The nearly simultaneous deaths of Vaclav Havel and Kim Jong Il serve as a useful reminder that history is more than impersonal forces. It is also the accumulated actions of individuals–and “great men” (that anachronistic phrase) have an outsize role in shaping the direction history takes.
There were many reasons, of course, why Czechoslovakia had such a smooth transition from Communist role and then managed to break apart so peacefully into two new countries–the Czech Republic and Slovakia–while avoiding the bloodshed that characterized the breakup of Yugoslavia. But surely part of the explanation can be found in the moral authority and democratic vision of Vaclav Havel. He dedicated his life to fighting for liberal principles and then, once he had made the startling transition from prison to president, he showed himself to be an exemplar of those values by leaving office at the end of his term–an action we take for granted but is hardly guaranteed in any country undergoing a democratic transition. A playwright and intellectual, he was an exemplary man of letters who used his prestige to further the freedom of his people–rather than, as is the case with so many of his counterparts in the West, to champion despots and deluded fanatics.
Kim Jong Il was one of those despots and fanatics who are inexplicably attractive to a few Westerners. He came to power at nearly the same time, in 1994, but aside from the accident of timing, the differences between the two could not have been more pronounced. Kim had no record of independent achievement as Havel had; he had neither produced significant works of art, nor spent time in jail for his beliefs. He had done little other than toady up to his father, Kim Il-sung.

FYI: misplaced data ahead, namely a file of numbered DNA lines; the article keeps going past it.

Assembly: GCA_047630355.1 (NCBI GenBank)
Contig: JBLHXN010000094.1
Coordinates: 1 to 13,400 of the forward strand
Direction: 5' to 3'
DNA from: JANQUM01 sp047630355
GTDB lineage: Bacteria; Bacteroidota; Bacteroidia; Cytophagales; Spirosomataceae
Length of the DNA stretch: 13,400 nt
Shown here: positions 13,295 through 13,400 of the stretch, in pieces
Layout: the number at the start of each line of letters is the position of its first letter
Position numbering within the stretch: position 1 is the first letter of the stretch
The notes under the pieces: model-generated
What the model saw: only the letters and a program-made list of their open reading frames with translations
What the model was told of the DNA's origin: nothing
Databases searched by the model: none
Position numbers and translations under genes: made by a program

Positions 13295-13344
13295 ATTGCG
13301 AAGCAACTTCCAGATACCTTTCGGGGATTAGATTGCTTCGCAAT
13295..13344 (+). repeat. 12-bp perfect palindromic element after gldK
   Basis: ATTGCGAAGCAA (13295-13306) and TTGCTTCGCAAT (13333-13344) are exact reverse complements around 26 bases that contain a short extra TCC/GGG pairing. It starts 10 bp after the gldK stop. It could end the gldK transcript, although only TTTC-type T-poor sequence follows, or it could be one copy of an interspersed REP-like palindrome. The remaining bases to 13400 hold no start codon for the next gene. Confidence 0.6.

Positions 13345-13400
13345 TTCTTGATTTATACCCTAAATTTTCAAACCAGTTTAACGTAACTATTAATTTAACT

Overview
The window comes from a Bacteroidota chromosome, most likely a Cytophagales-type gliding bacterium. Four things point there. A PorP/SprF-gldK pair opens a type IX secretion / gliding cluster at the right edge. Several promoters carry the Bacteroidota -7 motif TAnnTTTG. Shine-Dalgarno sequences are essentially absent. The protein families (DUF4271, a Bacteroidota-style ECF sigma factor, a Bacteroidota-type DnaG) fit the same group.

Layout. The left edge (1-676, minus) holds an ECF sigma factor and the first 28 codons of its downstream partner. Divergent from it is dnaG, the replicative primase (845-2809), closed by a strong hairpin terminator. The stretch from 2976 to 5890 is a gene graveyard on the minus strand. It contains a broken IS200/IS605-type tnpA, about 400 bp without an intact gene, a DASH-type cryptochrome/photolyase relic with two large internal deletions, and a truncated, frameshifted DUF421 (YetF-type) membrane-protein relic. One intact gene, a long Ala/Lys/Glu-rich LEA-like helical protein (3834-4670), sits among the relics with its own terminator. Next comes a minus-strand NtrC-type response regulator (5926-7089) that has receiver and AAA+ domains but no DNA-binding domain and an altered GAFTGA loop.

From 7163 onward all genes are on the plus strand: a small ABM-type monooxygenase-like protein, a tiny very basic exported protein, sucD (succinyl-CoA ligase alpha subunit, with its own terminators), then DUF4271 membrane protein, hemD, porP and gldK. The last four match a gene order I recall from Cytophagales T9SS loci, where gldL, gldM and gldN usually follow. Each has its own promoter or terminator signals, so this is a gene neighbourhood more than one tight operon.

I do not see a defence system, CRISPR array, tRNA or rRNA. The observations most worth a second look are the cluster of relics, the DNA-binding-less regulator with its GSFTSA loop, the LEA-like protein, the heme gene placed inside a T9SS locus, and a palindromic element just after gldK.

When the elder Kim died, his son could have overseen a transition to democratic or at least less autocratic rule. Far from it, the junior Kim maintained the Stalinist dictatorship intact. He presided over the deaths of millions of his own people in a needless famine, even while channeling the scarce resources of the state into procuring luxury goods for himself (French cognac, Japanese actresses) and nuclear weapons for his state.
Kim was a canny survivor who used North Korea’s only assets–its nukes–to outmaneuver the U.S. and to maintain his iron grip on power. But all that means is that in the long run he will be remembered as a junior varsity Stalin, Mao, or Hitler: someone who in his own way embodied evil. Havel, by contrast, was far from perfect–he would never have claimed otherwise. But he was as transparently idealistic and well-intentioned as a statesman can get–on a par with only a few other dissidents-turned-leaders such as Nelson Mandela and Lech Walesa.
Both Havel and Kim left their marks on history. Havel’s may be found in a flourishing, peaceful, democratic state in central Europe. Kim’s may be found in a destitute prison-camp of a state in Northeast Asia.